Thursday, January 17, 2013

MMA: Hematoma Fight Club - Partner Exercises for the Primer by Joe Silvia


These drills are to be done loose and light. Do not hog all the glory, but share it. The sole goal here is to review old material, work on proper form, develop athletic attributes, and prime the body. This isn't sparring, even though the contact may be moderate. Do NOT turn it into a sparring session.

These exercises and drills have been specifically chosen for a reason: they are FUNDAMENTALS and therefore the most important movements in your training and why they must be done when fresh and at every workout. Sloppy fundamentals mean pile of crap perfomance and why these must be done loose and light. Proper fundamentals make life easier, because things are done efficiently and intelligently which is the WHOLE IDEA behind martial arts or combat sports. You aren't trying to use your strength and speed advantage to overcome and opponent, because if you are the bigger, stronger, and faster person, you don't need martial arts. You want to be strong, fast, skilled AND intelligent.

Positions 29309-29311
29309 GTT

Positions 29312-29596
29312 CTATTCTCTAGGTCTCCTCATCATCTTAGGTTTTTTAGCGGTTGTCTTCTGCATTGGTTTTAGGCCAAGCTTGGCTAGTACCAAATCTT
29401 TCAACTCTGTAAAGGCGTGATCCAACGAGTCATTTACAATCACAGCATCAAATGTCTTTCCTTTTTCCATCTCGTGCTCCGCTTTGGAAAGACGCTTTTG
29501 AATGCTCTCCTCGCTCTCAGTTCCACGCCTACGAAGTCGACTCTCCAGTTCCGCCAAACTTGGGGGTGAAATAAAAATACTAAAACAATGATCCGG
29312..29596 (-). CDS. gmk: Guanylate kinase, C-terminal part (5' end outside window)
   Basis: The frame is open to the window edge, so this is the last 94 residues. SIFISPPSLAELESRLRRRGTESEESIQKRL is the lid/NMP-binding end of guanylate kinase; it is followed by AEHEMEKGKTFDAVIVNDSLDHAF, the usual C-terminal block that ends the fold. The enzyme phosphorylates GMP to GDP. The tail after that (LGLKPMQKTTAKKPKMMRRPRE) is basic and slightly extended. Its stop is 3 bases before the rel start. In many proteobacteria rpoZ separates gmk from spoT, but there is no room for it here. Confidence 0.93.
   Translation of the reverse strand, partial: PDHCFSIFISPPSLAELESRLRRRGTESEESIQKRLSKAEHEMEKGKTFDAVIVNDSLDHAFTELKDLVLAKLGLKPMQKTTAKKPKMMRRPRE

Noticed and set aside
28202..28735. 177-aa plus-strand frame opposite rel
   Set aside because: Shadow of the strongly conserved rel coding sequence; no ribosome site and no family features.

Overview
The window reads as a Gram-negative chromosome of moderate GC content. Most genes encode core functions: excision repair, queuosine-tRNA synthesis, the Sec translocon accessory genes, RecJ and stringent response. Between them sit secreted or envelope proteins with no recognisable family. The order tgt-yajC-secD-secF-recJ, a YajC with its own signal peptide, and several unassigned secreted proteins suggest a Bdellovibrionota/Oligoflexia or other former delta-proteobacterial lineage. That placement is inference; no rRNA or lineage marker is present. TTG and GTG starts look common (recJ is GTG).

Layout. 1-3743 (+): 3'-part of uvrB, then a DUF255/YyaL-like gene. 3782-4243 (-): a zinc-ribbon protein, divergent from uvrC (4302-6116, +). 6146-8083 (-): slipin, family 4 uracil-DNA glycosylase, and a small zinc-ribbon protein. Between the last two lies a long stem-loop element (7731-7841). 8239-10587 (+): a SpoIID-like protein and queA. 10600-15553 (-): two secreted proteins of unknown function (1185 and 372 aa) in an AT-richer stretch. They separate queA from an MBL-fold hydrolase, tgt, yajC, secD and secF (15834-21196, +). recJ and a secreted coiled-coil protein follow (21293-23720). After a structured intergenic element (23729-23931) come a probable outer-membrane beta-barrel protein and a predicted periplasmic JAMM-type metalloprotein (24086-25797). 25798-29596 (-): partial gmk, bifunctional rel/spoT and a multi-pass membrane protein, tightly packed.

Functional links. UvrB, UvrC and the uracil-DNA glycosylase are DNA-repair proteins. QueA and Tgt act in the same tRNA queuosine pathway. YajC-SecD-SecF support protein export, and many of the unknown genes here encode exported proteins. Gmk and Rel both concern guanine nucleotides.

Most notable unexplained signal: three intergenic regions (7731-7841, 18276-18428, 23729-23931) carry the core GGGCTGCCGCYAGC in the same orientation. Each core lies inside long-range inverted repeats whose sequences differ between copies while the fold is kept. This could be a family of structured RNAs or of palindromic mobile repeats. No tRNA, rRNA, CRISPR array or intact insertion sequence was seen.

The mental toughness, doggedness, and determination developed alongside these exercises are also fundamental. So place a priority on these exercises. You are building your whole ability to perform on them. Don't build your foundation on a rowboat, but bedrock.